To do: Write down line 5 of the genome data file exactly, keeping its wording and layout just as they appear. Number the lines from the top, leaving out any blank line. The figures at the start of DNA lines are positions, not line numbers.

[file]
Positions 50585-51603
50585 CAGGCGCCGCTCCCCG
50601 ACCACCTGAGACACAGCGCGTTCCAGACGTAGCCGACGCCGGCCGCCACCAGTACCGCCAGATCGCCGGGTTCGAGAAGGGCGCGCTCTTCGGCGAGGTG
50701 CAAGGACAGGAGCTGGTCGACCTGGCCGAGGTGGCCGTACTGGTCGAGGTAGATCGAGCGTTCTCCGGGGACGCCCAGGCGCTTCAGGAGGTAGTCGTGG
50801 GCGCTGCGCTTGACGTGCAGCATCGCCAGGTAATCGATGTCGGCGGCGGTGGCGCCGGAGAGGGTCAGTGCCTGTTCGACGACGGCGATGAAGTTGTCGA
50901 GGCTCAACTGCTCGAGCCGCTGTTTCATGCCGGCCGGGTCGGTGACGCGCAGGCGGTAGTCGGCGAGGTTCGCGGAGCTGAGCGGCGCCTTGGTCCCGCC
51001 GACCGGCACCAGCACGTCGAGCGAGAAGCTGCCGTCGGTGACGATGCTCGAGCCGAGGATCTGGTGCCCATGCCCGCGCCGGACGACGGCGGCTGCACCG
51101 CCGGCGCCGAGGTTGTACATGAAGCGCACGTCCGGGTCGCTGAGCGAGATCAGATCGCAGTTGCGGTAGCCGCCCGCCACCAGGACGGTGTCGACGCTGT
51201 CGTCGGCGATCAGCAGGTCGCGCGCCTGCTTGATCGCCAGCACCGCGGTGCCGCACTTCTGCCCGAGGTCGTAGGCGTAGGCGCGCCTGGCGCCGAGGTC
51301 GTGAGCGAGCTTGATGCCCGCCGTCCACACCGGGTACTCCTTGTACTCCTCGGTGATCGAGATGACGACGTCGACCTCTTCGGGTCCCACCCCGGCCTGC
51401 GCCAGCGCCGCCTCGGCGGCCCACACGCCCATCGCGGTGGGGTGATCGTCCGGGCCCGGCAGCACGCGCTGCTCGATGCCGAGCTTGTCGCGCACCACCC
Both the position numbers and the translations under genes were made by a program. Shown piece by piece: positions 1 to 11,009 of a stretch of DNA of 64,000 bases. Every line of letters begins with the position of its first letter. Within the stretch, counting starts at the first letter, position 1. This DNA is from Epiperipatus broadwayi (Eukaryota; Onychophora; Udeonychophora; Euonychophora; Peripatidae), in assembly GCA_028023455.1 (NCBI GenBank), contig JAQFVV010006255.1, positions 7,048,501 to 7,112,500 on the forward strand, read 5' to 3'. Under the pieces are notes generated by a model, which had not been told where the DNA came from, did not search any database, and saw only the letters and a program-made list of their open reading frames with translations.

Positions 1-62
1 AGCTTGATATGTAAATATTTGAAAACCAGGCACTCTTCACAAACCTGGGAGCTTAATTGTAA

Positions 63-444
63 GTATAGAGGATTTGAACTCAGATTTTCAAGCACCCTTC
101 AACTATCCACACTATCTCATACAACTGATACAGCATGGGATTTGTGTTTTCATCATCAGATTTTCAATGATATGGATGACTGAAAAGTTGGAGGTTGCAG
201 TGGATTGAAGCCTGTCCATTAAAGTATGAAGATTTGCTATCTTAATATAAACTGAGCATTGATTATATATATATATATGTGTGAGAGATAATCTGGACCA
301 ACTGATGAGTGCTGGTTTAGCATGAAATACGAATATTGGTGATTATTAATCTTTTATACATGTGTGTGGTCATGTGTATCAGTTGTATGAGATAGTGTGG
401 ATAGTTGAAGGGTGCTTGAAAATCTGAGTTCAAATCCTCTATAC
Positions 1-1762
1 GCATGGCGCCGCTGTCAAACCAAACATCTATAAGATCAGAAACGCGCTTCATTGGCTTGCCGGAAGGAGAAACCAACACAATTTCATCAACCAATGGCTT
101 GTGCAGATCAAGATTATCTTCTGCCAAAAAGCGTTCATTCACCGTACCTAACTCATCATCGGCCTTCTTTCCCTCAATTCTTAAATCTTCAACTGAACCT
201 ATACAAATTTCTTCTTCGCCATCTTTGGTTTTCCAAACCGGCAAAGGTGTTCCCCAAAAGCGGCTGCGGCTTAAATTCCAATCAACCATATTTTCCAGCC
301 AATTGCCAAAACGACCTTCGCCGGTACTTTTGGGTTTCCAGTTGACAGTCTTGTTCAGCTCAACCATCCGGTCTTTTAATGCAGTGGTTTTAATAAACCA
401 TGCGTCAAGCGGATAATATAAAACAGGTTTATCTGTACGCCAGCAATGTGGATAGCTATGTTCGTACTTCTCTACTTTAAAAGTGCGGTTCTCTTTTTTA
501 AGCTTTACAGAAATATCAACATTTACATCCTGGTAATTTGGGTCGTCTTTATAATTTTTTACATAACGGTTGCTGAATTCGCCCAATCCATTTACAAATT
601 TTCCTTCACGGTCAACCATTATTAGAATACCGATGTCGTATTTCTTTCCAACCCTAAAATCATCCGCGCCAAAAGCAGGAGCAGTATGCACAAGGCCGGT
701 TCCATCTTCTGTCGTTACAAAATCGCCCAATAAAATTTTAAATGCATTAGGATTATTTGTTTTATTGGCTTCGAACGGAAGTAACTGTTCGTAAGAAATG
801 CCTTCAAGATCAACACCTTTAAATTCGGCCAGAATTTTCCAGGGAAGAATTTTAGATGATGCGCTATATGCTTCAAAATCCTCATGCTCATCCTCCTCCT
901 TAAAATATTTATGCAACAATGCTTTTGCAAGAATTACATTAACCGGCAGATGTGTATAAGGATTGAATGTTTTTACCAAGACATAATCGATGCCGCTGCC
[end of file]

50801 GCGCTGCGCTTGACGTGCAGCATCGCCAGGTAATCGATGTCGGCGGCGGTGGCGCCGGAGAGGGTCAGTGCCTGTTCGACGACGGCGATGAAGTTGTCGA